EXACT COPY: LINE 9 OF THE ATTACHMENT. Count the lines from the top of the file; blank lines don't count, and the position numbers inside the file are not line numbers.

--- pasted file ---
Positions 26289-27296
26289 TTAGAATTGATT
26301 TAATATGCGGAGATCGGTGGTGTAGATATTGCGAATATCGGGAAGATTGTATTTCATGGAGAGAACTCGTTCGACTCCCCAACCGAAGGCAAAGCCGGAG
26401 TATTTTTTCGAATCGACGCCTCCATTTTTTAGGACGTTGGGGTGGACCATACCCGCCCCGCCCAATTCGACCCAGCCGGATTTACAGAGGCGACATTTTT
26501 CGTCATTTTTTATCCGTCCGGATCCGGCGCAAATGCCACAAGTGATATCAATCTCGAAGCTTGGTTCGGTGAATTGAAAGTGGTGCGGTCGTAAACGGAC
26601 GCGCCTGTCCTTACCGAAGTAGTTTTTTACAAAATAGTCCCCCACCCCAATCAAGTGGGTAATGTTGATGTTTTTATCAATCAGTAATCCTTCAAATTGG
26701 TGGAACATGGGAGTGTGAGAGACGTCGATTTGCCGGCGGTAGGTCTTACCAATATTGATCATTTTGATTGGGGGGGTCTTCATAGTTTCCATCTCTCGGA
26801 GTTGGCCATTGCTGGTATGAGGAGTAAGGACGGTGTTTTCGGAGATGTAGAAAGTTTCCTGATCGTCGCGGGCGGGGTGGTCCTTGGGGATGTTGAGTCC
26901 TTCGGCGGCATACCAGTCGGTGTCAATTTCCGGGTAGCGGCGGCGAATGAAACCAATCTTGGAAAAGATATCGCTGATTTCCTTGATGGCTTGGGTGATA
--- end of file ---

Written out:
26901 TTCGGCGGCATACCAGTCGGTGTCAATTTCCGGGTAGCGGCGGCGAATGAAACCAATCTTGGAAAAGATATCGCTGATTTCCTTGATGGCTTGGGTGATA